Now halfway through, episode three sparks that catalytic event, in which all these people’s worlds – Fulcher’s, Elaine’s, Karen’s, even Halliwell’s – turn violently upside-down.
Christopher Halliwell isn’t a classic movie psychopath, and Joe Absolom (pictured, right) never approaches that cliché
The most uncomfortable moments of this episode simmer quietly in the dialogue, normally and even casually spoken despite the horrifying situation. Halliwell isn’t a classic movie psychopath, and Absolom never approaches that cliché. Instead, director Paul Andrew Williams creates a cold, almost bland atmosphere – prioritising realism over fantasy – making these revelatory scenes even more unsettling.
The horrifying facts sting, with Fulcher (Martin Freeman) deliberately delaying the pain. He can’t ponder that pain too long; all he can afford is a therapeutic exhalation before every awful situation.
And even though Halliwell confesses to these upsetting crimes, there’s a fragile layer of innocence behind his eyes: a man concerned for his mental health. Fulcher speaks to him in a similar way to DCC Ray Hayward (who killed himself in episode one): friendly and empathetic, but distant and authoritative. Both personalities come together on an isolated bench, as Halliwell makes the essential confession.
Pope cuts the length of their real discussions, which ran close to four hours, to a much snappier 20 minutes. It’s a shame we couldn’t spend the full hour watching this calm interrogation unfold, but Pope likes following police procedure: the rules that officers stick to and what happens when they're broken. Steve Fulcher's not a rebel, not a law-breaker, not corrupt. In fact, he believes what he's doing is acting within the law. So, it's a distorted line he's crossing – one that feels necessary.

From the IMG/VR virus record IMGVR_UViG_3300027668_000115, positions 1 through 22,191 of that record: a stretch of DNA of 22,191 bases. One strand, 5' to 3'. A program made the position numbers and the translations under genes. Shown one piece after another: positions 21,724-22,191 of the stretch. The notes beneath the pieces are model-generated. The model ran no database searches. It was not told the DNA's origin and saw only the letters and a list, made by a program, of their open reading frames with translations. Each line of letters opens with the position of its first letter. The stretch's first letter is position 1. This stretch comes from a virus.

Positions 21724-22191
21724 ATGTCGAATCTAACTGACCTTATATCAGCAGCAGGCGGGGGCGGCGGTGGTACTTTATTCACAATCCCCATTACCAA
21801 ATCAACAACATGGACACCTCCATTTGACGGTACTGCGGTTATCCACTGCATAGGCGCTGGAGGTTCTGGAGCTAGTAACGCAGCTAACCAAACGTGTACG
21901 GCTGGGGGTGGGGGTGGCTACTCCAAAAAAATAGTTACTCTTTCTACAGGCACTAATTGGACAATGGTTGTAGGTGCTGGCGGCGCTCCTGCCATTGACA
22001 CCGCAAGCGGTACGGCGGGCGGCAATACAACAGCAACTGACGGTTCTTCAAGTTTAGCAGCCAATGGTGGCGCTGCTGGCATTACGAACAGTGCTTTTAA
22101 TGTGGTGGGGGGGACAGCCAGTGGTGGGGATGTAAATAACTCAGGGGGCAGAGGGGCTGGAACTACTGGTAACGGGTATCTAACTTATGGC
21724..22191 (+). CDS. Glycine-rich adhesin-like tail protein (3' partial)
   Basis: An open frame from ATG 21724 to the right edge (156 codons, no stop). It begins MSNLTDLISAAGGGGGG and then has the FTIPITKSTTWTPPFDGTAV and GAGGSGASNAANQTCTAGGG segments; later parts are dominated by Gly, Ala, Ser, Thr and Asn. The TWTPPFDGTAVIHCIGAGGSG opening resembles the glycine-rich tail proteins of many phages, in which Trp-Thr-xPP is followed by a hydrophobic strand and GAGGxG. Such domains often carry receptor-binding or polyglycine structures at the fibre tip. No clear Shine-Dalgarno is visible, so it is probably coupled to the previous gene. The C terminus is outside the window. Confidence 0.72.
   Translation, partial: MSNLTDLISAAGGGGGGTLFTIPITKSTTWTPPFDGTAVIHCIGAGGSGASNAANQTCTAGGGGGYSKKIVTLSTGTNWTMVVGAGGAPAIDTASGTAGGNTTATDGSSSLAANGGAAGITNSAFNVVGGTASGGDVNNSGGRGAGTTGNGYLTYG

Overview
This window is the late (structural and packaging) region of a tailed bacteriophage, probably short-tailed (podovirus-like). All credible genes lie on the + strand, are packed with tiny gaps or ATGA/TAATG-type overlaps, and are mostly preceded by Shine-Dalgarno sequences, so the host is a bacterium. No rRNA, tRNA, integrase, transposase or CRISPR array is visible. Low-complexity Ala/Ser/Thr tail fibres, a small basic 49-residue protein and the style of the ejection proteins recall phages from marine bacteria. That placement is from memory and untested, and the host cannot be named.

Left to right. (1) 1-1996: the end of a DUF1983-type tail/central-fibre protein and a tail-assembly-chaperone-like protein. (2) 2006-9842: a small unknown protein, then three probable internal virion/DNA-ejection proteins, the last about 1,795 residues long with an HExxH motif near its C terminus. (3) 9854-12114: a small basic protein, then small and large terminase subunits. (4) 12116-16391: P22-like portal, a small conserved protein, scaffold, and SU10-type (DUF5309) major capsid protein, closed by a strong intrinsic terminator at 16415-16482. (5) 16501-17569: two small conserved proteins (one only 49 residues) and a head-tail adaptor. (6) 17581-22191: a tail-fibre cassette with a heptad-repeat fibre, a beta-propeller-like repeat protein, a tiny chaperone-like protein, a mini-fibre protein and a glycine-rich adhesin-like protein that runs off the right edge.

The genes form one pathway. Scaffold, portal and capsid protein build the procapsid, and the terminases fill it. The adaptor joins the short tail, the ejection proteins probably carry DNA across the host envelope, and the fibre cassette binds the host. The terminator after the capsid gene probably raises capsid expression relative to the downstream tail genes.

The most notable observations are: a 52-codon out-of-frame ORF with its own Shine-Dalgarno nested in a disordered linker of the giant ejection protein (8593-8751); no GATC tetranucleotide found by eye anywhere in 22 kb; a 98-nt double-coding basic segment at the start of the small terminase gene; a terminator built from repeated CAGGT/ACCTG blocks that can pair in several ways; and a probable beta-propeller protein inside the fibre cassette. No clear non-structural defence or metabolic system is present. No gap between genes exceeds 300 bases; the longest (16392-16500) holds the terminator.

Both personalities come together on an isolated bench, as Halliwell makes the essential confession
Many annoyed viewers have complained about the camerawork, which is deliberately shaky to look and feel closer to documentary than TV drama. Those viewers won’t be satisfied this week, as the visuals are closer and bumpier than ever before – but that hardly matters. It's all in service to realism. Some scenes look so real that watching them feels intrusive; but when characters endure the worst possible news, Williams makes sure to cut away or to watch from a distance, behind a windscreen.
From that point of view, a series that could have exploited these bereaved families turns into something raw and respectful. Although Williams heightens the drama with occasional music, Niall Byrne’s original score searing like a folk-horror movie, he never cheapens or glamorises or exaggerates the truth – especially in this episode’s excruciating final scene.
A Confession airs Mondays at 9pm on ITV
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16 Sep 19 – 16 Sep 20, 9:00 PM – 10:00 PM